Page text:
It comes as no surprise that 30 years into democracy, Africans have made little progress in reclaiming their ancestral land. Instead of building on their common experience, they have embarked on meaningless ideological contests. In doing so, they have forgotten the most basic lesson brilliantly captured by Amilcar Cabral. Cabral advised: “Always bear in mind that the people are not fighting for ideas, for the things in anyone’s head. They are fighting to win material benefits, to live better and in peace, to see their lives go forward, to guarantee the future of their children.”

Truth be told, the ANC has failed to use its majority in Parliament to advance the interest of African people. It has shot down or diluted almost every progressive submission intended to change the historical patterns inherited from apartheid.

The DA seems to have understood this and has been able to outsmart the governing party. Its slogan, “Where we govern, we do it better”, has ensured its electoral success. It is precisely because of this that it has rendered the Western Cape province politically impenetrable.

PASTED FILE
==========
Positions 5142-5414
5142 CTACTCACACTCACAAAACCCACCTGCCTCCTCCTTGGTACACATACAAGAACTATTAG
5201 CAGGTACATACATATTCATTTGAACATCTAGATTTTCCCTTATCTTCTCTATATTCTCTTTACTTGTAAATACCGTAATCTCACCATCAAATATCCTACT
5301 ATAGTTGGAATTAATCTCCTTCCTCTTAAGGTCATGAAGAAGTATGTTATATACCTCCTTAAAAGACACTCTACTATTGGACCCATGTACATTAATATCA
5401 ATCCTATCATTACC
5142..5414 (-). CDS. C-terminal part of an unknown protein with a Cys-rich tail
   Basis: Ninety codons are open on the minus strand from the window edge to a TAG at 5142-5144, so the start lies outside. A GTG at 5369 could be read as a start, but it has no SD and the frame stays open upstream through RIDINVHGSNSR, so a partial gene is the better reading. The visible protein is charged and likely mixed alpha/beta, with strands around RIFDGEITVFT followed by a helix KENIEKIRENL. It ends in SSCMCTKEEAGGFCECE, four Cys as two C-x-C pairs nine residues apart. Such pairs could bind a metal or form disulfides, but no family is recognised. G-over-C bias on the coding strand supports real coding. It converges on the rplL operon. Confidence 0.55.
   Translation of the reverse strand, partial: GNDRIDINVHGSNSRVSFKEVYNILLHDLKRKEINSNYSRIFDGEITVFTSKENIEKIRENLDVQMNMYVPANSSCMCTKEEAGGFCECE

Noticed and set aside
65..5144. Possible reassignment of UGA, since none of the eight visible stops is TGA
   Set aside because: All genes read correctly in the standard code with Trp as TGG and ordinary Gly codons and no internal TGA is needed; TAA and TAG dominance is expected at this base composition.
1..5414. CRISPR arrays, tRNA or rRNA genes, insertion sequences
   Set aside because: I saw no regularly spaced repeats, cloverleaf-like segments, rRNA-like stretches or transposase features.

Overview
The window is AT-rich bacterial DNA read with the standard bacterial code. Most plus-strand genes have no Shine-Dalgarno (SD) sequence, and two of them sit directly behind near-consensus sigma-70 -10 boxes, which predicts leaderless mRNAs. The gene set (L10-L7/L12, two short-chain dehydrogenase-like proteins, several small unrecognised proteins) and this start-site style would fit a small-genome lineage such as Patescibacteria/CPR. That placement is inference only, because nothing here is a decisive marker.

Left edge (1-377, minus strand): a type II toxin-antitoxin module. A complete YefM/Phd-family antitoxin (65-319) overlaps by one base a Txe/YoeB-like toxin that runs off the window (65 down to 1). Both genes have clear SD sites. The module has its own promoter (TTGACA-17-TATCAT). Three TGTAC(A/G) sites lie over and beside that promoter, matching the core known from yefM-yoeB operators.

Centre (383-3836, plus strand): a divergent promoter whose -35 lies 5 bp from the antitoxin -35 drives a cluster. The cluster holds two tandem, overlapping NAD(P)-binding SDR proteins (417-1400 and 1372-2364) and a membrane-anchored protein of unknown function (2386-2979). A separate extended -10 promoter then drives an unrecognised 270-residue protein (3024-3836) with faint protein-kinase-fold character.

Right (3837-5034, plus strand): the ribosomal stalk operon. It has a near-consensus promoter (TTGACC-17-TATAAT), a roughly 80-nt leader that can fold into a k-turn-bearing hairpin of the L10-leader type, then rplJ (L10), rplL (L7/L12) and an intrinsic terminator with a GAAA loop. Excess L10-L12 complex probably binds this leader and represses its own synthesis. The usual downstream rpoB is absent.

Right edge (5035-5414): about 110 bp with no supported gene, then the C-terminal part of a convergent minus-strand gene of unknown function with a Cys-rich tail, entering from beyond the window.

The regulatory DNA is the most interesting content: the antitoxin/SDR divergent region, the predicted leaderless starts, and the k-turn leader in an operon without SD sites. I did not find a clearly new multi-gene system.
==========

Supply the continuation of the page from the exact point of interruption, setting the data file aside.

As we approach the 2024 elections, reports suggest that 200 parties have indicated their intention to contest them. Once more, the African vote is set to be divided even further. As was the case in 2019, hundreds of thousands of votes will probably be wasted. We seem to be incapable of learning. In the final analysis, the mushrooming of political parties would do little to advance the promise of freedom that Nelson Mandela spoke about.

Professor Sipho Seepe is a higher education and strategy consultant